From Science News: A wealth of data from petrified lightning.
The lumps of glass created when lightning strikes sandy ground can preserve information about ancient climate, new research indicates.
Worldwide, lightning flashes occur about 65 times per second. Each bolt releases as much energy as is stored in a quarter-ton of TNT. The flash heats the air to about 30,000°C, about five times the temperature of the surface of the sun. If that electrical discharge strikes sandy ground, it can melt and then fuse sand and other materials into masses of glass called fulgurites, says Rafael Navarro-González, a geochemist at the National Autonomous University of Mexico in Mexico City. Those masses take their name from fulgur, the Latin word for lightning.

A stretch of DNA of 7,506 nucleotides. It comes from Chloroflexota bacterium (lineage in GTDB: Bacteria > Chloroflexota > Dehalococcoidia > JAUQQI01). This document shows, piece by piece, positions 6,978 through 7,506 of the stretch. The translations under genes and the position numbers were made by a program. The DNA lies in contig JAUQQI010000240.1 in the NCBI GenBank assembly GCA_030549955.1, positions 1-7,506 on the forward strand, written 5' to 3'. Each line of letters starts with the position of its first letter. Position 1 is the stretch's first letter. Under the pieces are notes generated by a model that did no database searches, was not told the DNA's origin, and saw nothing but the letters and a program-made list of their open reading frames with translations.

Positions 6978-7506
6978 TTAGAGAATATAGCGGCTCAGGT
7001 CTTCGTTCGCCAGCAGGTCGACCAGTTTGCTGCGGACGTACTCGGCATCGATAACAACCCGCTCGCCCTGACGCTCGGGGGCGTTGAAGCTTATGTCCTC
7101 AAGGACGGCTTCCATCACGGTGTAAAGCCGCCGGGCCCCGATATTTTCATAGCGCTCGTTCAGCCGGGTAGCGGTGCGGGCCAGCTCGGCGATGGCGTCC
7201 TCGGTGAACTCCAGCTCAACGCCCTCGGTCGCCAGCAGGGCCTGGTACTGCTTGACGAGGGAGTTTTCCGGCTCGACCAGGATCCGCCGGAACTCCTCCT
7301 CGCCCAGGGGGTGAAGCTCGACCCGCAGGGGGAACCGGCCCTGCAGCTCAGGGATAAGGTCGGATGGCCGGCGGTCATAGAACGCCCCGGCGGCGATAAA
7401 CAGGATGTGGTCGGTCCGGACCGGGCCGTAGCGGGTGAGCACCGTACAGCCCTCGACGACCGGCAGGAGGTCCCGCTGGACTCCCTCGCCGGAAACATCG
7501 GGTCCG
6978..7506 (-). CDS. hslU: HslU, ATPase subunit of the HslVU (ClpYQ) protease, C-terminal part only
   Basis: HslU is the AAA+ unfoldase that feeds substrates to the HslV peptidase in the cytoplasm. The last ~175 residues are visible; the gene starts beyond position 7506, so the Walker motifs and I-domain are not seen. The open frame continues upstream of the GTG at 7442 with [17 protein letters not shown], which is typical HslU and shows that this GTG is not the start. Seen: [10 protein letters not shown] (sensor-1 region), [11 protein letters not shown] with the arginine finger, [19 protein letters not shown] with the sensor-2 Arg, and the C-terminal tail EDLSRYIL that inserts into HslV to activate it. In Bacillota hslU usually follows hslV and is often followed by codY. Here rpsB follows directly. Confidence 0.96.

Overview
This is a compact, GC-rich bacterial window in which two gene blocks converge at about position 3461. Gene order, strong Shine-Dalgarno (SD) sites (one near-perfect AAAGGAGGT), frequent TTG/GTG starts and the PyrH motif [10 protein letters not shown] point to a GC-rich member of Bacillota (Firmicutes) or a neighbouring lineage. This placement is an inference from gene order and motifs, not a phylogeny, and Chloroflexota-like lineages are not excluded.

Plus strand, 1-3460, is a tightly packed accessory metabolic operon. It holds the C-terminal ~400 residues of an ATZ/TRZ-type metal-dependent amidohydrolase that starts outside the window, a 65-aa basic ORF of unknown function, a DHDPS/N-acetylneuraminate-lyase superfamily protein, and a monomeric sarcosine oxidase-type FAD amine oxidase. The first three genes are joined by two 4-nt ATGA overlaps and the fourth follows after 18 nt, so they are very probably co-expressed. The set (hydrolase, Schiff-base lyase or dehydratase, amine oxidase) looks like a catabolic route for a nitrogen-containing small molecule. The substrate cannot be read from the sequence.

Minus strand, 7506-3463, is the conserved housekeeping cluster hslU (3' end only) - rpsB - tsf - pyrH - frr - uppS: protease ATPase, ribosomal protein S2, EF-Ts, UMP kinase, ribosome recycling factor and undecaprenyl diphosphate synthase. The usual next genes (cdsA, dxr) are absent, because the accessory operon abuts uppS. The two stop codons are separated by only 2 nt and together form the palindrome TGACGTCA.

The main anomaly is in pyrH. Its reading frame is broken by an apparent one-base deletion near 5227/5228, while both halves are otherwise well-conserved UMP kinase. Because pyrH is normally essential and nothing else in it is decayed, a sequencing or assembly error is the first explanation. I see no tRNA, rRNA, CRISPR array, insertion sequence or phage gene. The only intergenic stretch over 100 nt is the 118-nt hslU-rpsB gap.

Although thunderstorms are common in many parts of the world, they’re rare in the desert of southwestern Egypt. "Satellite data gathered between 1998 and 2005 detected little, if any, lightning in that area," says Navarro-González. However, the lumps and tubes of glass that litter the region’s shifting dunes are proof that lightning, the only source of fulgurites, frequently touched down there in the past.
(I removed the link to Science News, as the article is no longer on their website.)